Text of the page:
Fergus Alpin hacked into his handkerchief, a wet, miserable noise she’d had to contend with the entire journey from Stirling. The Fey Finder sat across from her in the steam carriage’s tight compartment. His wrinkled face was spotted and thin, and he kept tugging his coat tighter about his frail bones. She tried to avoid his gaze, but nothing adorned the compartment for her to study, and she could only stare out the window for so long before feeling rude.

“I’ll do the speaking,” the man said. “You will remain silent.” The quiver at his lip turned into another fit of hacking, yet she still heard his mumbling. “Send a fey to catch a fey, and one with paps at that!”

The steam carriage rocked and bounced, splashing through the flooded road as if fording a stony riverbed. Its benches were worn and hard, the padding flattened from years of service. A lightly stained wood paneling formed its walls, floor, and roof. The boiler at the rear of the carriage warmed the compartment, but at the expense of the coal smoke that clouded the air.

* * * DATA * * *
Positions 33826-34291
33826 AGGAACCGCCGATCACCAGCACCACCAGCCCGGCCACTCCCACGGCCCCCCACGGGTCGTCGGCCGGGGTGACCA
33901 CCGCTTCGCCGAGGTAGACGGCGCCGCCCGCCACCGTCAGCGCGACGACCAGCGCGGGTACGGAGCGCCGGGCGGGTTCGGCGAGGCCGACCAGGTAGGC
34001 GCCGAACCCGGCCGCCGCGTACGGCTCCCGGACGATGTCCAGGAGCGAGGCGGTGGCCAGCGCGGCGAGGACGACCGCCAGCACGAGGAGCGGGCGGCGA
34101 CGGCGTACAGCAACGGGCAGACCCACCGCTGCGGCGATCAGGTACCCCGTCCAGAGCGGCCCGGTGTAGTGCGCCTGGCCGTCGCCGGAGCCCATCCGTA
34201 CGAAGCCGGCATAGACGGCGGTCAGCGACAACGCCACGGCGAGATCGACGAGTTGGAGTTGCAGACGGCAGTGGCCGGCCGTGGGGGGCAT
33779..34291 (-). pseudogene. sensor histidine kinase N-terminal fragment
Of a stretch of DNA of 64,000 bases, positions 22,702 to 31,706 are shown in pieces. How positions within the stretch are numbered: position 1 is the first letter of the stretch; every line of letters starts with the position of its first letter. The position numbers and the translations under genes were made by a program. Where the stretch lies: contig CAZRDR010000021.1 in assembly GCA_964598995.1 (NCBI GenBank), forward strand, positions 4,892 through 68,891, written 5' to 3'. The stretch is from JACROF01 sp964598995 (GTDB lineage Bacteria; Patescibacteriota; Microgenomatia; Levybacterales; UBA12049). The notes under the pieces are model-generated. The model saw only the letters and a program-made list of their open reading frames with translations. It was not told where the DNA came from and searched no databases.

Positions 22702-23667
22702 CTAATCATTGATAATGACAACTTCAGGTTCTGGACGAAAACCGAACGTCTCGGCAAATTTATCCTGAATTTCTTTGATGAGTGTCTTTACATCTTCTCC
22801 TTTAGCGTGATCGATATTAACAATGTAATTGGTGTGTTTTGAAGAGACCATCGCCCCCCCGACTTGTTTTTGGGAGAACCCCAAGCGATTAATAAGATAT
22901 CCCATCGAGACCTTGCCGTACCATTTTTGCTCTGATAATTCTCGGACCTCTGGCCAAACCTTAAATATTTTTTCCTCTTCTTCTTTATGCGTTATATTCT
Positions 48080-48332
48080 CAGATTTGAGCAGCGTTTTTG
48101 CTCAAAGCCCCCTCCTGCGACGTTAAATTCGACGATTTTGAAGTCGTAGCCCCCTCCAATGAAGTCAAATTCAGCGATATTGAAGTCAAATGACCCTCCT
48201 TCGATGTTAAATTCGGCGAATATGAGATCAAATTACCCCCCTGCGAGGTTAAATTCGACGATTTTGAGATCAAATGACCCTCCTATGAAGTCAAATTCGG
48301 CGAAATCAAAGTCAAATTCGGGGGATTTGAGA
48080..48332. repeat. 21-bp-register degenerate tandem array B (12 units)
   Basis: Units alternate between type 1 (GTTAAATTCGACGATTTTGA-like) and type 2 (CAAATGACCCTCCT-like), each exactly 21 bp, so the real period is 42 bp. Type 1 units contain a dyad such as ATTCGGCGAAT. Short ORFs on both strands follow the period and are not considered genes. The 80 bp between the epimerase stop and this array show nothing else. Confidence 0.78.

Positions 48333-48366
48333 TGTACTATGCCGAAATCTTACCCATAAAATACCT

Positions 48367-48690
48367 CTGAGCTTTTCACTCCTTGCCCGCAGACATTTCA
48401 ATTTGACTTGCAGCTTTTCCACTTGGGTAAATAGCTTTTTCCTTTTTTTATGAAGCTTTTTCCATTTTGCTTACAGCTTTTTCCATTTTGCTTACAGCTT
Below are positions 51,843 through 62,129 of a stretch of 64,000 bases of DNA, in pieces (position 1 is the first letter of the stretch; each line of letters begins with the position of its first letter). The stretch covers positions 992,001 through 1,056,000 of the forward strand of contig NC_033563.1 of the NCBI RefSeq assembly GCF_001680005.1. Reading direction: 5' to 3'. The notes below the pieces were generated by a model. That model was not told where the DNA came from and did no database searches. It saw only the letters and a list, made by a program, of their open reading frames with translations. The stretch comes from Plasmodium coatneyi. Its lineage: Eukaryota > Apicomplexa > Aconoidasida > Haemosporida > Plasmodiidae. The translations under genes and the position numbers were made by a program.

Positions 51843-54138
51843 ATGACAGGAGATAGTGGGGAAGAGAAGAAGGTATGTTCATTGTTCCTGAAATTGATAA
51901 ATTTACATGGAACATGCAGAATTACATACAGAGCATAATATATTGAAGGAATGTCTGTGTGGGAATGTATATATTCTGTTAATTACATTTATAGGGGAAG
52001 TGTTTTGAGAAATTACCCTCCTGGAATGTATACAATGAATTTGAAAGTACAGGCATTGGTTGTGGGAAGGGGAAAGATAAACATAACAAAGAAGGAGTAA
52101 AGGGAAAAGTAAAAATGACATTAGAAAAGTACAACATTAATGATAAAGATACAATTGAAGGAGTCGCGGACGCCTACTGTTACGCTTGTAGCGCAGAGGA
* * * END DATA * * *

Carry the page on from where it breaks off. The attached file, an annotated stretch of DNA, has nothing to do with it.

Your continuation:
Effie shifted to relieve her sore hips. Her eyes narrowed. “The Fey Finder General bade me accompany you, Mr. Alpin, and not so I would stand and do nothing.” She tried to keep the bite from her tongue. Of Fey Finders, Alpin was a journeyman and not a zealot. At least there was that. He sought not to be bothered rather than possessing the fiery hatred common to his profession.

She pressed her palms into the cushion on either side of her, to steady herself. It still marveled her she could sit so close to a Sniffer, a man the crown tasked with hunting down malevolent fey. Malevolent, as if they knew what the word meant. They hunted all with fey blood, and as a Sithling—one with the ancient blood of the Daoine Sith coursing through her—that included her. But things had changed after Caldwell House, and she had a need to trust where once she dared not. The fierce battle there had forced the lords of the empire to open their eyes. They could not rest on centuries of intolerance any longer. They had to welcome the fey into society’s ranks and accept a permanent treaty. They had witnessed the fate awaiting them if they did not.

Effie’s heart warmed. If the lords of the empire could learn to trust, so could she, and perhaps the Scottish fey would live freely for the first time in millennia.

Alpin’s jaw worked. He’d likely never had someone with paps stand up to him. Most Scots of either gender avoided Sniffers as if they carried the plague. “Look here, Miss Effie,” he snapped. “I’ll not have it. You may dine with the likes of lords, but you’re not in some grand procession here. I know the hearts of these gentle folk better than you ever will, and I will not banter with the mind of a devious hag.”

“When you see one, I’m sure,” said Effie, not knowing whether the man had meant her or the poor Spae Wife they’d come to question.